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Delhi govt to keep a watch over Dwarka flats allotted to slum dwellers
Hindustan Times  |  March 20, 2017

Faizan Haidar

The Delhi government will keep a watch on occupants of the Dwarka flats, where 334 families of slum dwellers have been rehabilitated, in order to stop them from selling the allotted apartments.


The city government is slated to conduct surprise inspections at the premises. Towards this, the Delhi Urban Shelter Improvement Board (DUSIB) has collected fingerprint details of allottees and will conduct the inspections with biometric machines.


“We have taken thumb impressions of people who have been shifted to flats in Dwarka. The housing complex is located near Sector 14 Metro station. Since it is a prime property, the occupants might get tempted to sell it. To check this, we will conduct surprise inspections monthly,” said a DUSIB official. The official said that the allotment will be cancelled if the owner is not found to be living there.


Officials said that the market value of the property is Rs 40 lakh, while the occupants have paid Rs 1.12 lakh for the flat and Rs 30,000 for maintenance. The department has provided help in the form of carpenters and plumbers to the residents. DUSIB is also aiding them in getting admission for children in nearby school, and in some cases, even providing buses.


“In Delhi, the slum rehabilitation has been going on for the past two years. Earlier, the government gave plots, which many of them sold off. We don’t want a repeat of the same. That is why we will keep a watch this time,” the official said.


Similar rehabilitation work in Mumbai had turned into a big racket, with allottees continuing to live in slums, despite being given flats, which they put on rent.


The Delhi government has so far shifted several families from Mayur Vihar to Bakraula and Dwarka, and will be shifting many more over the coming days.


The slum rehabilitation policy of the AAP government was approved by the Delhi Cabinet in July 2016, but the file was sent back by lieutenant governor Anil Baijal in February with some observations. DUSIB, which approved the policy in April 2016, has now responded to L-G’s observations. The policy will be placed before Cabinet once again.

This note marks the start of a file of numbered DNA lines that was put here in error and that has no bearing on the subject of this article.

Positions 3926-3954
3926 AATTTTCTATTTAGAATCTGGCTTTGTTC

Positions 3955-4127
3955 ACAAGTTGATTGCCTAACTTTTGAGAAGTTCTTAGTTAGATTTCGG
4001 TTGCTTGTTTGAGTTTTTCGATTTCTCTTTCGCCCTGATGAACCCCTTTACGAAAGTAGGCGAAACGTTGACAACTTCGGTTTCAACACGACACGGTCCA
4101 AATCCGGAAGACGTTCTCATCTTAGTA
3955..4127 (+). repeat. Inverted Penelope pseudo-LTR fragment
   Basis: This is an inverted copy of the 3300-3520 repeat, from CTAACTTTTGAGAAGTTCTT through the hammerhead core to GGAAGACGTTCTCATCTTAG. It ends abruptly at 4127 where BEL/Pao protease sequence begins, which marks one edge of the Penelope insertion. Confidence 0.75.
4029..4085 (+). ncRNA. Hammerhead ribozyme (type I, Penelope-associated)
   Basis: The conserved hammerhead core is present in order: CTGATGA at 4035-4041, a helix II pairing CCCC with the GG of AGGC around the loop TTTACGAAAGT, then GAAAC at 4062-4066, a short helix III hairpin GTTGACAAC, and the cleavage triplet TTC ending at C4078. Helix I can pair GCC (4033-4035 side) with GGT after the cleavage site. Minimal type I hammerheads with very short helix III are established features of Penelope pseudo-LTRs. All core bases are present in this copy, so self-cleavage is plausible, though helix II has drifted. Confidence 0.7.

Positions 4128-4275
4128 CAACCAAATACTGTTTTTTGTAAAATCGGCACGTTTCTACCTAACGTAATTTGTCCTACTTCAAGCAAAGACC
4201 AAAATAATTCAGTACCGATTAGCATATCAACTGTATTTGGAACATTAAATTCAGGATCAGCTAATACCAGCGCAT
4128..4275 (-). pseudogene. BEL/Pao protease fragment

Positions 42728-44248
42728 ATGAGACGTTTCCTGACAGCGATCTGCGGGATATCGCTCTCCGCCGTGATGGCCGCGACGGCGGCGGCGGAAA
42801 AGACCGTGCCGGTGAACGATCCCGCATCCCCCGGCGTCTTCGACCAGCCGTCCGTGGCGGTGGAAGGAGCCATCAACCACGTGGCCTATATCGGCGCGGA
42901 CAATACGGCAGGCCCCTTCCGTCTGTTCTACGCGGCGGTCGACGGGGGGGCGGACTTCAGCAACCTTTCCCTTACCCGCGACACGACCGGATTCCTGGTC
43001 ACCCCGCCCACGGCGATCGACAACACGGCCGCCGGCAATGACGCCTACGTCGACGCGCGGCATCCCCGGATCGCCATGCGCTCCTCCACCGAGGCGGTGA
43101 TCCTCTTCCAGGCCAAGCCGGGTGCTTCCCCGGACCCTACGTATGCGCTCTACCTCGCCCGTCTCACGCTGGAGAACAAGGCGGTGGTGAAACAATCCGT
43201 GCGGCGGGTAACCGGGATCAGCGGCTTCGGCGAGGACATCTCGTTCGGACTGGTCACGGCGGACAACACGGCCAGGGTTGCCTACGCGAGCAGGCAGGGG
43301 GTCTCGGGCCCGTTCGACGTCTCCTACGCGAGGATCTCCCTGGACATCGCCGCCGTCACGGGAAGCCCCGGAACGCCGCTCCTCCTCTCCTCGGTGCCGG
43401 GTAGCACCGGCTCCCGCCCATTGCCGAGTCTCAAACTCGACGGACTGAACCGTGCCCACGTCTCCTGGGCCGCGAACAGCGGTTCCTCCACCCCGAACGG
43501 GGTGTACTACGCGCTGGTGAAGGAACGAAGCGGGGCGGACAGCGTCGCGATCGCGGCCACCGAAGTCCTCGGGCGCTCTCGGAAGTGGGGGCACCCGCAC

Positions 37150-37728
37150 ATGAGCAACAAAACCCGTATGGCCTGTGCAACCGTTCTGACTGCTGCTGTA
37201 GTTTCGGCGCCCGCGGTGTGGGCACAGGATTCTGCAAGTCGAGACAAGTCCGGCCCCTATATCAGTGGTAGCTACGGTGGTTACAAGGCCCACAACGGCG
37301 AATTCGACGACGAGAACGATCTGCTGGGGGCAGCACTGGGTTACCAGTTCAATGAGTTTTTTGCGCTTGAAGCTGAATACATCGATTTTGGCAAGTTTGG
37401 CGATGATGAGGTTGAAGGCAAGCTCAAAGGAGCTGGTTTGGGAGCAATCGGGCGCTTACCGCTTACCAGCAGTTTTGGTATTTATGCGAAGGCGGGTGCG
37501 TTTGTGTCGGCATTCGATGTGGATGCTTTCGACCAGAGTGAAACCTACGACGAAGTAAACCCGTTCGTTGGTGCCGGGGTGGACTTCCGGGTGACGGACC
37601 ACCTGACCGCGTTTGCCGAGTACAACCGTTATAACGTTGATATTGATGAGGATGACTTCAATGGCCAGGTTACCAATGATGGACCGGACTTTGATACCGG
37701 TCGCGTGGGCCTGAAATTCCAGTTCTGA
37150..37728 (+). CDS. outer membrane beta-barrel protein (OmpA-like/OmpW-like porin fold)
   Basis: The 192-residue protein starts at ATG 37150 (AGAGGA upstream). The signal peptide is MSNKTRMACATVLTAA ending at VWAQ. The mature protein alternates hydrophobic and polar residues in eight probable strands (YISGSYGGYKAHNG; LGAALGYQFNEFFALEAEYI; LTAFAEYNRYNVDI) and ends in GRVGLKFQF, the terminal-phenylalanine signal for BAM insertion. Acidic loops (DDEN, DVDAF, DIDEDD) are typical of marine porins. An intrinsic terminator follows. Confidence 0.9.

The Delhi government had kept the cut-off date as January 1, 2015. This meant that the slum clusters that came up after this date will be demolished and will not be eligible for rehabilitation.


The AAP government wanted the cut-off date to be February 14, 2015, the day they formed the government, in a bid to appease their vote bank. “Their biggest poll prank was ‘Jaha Jhuggi, Wahan Makaan’ and the cut-off date was fixed as February 14, keeping that in mind. But the ministry of urban development raised objections to it and in order to avoid confrontation, the AAP government agreed,” said a senior Delhi government official.


“The thrust of the policy is in situ rehabilitation, using land as a resource and relocation will be resorted to only as an exception. Attempts will be made to rehabilitate eligible slum dwellers at the same location or a location within a radius of five kilometres,” said a Delhi government spokesperson.


DUSIB will function as the nodal agency and will rehabilitate the eligible JJ dwellers before removal of shanties as per the policy.


The project


DUSIB has identified four slum clusters from where the pilot rehabilitation project will start.


About 2,000 families living in north Delhi’s Sangam Park will be the first to be rehabilitated under Delhi government’s slum-free policy.


DUSIB has 2,040 houses available for Economically Weaker Section (EWS). After Sangam Park, DUSIB has identified 20 slum clusters in Tagore Garden and Sultanpuri for the pilot project.


Of the three lakh slum in Delhi, only 40% are on Delhi government’s land, while the rest are on land belonging to different agencies.


According to officials, there are around 70,000 shanties on Delhi government’s land and 57,000 houses are ready in outer Delhi to rehabilitate the shanty occupants.


As per DUSIB’s plan, about 500 acre of encroached land could be used for development.